Affordable housing options even in most expensive capital city markets: RP Data's Cameron Kusher

Affordable housing options even in most expensive capital city markets: RP Data's Cameron Kusher
Affordable housing options even in most expensive capital city markets: RP Data's Cameron Kusher

The most recent data on median home values shows that there are still affordable housing options across our most expensive capital city markets.

Housing affordability has been one of the most significant barriers to entry into home ownership across the country, particularly for first-time buyers. The relatively high cost of housing within the major regions of the country means that some have abandoned hopes of ever owning a home.

Although housing can be expensive in the most populous areas of the cities, the data shows that there are opportunities in most regions to enter into the housing market at relatively affordable prices; you just need to know where to look. Of course, most of these suburbs are going to be located further away from the city centre or buyers will have to purchase higher-density housing product rather than a detached house.

Within the detached housing market, 47.9% of suburbs throughout the combined capital cities have a median house value of less than $500,000 with 27.9% less than $400,000. Across regional markets there are a much higher proportion of suburbs with a median house value below $500,000 (87.4%).

Across the individual capital city markets, 92.1% of suburbs in Hobart have a median house value below $500,000, followed by: Adelaide (63.2%), Brisbane (60.5%) and Melbourne (44.9%). On the other hand, Darwin has far fewer suburbs with a median house value below $500,000 (16.4%) as do: Canberra (24.5%), Sydney (37.0%) and Perth (41.4%).

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Source: RP Data

Despite the fact that all cities except Hobart, Adelaide and Brisbane have a majority of suburbs with a median value above $500,000, there are still quite a large number of suburbs with values below $500,000 throughout most cities.

For those who simply can't afford the price of purchasing a detached house, the unit market offers a significantly greater opportunity to enter into ownership at a more affordable price point.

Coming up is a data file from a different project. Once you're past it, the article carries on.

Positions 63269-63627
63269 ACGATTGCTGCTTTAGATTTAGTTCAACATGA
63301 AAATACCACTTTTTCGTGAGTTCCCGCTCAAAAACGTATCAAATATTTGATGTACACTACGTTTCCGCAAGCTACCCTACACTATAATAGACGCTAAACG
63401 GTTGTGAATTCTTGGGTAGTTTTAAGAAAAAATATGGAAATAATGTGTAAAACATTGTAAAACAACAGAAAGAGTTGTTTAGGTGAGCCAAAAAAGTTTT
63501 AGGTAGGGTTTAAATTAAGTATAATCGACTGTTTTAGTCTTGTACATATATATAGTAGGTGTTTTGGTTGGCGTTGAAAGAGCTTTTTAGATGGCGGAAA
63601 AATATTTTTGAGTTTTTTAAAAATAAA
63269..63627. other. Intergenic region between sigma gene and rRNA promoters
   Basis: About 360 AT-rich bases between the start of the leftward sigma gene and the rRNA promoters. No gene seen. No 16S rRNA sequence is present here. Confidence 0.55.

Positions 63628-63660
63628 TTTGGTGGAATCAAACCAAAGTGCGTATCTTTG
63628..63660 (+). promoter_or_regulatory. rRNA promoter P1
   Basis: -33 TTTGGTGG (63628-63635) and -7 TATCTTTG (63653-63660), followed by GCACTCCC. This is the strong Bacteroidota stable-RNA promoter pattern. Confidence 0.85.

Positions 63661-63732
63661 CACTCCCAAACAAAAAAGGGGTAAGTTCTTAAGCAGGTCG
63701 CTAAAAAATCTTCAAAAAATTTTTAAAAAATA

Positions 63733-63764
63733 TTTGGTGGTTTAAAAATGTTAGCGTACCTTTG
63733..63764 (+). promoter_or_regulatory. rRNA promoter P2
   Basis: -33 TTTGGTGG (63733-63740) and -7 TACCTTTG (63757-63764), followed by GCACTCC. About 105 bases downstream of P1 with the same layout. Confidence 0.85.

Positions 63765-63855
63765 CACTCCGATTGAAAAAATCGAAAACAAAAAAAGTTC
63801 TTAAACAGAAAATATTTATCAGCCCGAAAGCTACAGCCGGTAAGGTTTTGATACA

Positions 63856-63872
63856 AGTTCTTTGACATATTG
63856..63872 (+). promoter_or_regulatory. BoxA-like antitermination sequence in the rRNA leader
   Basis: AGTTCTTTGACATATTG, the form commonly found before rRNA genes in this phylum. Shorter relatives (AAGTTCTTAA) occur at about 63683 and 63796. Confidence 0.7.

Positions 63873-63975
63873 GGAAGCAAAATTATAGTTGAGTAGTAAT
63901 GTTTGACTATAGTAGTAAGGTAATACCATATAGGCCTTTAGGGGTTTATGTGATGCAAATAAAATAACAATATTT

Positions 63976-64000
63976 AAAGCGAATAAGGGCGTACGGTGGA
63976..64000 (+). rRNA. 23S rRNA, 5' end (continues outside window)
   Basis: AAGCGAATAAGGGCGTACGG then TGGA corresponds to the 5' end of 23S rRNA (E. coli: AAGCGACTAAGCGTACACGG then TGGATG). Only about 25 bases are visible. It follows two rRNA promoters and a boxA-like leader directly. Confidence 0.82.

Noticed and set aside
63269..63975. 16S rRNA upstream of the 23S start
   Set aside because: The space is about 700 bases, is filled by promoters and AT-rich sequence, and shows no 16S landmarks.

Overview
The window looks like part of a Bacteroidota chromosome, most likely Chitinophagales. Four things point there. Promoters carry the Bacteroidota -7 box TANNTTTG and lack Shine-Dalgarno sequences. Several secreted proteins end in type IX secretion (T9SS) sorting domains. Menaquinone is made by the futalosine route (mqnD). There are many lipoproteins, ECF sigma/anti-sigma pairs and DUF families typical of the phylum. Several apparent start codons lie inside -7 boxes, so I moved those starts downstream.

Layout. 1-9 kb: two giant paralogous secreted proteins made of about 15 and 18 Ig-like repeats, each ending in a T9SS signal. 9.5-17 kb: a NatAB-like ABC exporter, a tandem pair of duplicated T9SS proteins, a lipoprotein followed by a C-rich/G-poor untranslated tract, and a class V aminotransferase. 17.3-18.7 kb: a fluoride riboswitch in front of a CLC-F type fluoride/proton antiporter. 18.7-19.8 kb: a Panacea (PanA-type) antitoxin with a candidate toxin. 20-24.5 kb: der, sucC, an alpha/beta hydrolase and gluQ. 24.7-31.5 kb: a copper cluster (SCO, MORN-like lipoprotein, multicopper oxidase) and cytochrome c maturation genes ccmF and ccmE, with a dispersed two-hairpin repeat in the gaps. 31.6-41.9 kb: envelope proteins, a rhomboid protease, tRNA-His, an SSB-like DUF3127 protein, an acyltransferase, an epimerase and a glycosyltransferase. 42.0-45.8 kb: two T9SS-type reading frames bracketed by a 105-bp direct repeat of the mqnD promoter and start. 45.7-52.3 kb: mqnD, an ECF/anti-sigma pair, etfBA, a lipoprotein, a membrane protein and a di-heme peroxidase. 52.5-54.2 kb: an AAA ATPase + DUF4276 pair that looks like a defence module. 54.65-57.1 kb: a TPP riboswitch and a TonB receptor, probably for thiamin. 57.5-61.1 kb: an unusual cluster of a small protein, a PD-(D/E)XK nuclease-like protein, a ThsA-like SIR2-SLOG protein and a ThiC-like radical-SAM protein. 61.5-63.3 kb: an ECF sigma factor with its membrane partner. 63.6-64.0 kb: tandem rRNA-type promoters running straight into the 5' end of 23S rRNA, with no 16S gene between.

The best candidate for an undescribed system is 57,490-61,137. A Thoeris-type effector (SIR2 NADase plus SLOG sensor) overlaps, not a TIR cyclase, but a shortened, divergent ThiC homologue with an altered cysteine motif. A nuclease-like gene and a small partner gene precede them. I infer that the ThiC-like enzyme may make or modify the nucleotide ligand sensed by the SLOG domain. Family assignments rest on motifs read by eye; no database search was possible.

Across the combined capital cities, 81.2% of suburbs have a median unit value below $500,000 with 27.6% of suburbs below $300,000. Within regional markets of the country, 96% of all suburbs have a median unit value below $500,000 with 68.8% of suburbs having a median unit value below $300,000.

Across each individual capital city market, a majority of suburbs have a median unit value below $500,000. Once again, Hobart has the greatest number of suburbs below this benchmark (100%) followed by: Adelaide (96.5%), Brisbane (94.5%) and Darwin (88.9%). All other capital cities show a majority of suburbs below $500,000. However, Sydney has the lowest proportion (62.1%), followed by Perth (80.5%), Canberra (84.9%) and Melbourne (85.1%).


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Source: RP Data

The results indicate that the unit market provides a greater level of opportunity to enter into home ownership at a more affordable price point. Of course, units tend to not be as desirable as houses for many prospective buyers due to a number of factors, including the higher density of the population and the fact that units incur body corporate levies/regulations and, as a result, residents don't necessarily have the same freedoms as with a detached house.

Although units may not be as desirable as a detached house, it is important to note that they are often more abundant in inner city suburbs which have high levels of local amenity. As a result of this, they also enable residents to live in those suburbs in which they desire to live but could simply not afford to own a detached home.  A great example of this is a suburb like Sydney's Mosman; the median house value is out of reach of most purchasers at $2,143,585. However, the median unit value is a much more attainable $593,655 (albeit still quite expensive).

Housing affordability is likely to continue to be an issue for many Australians looking to enter into home ownership despite recent falls to mortgage rates and home values. The alternatives for those looking to enter the market at affordable price points appear fairly clear: outer more affordable suburbs, select regional markets or higher density housing options. Many aspire to owning a home in a highly sought after suburb. However, the reality is that this is an unlikely prospect for most of the population.

Cameron Kusher is senior research analyst at RP Data.

This article originally appeared on SmartCompany.

Sydney apartment building image by Brian Yap courtesy of Flickr.

Cameron Kusher

Cameron Kusher

Cameron Kusher is senior research analyst at CoreLogic RP Data.

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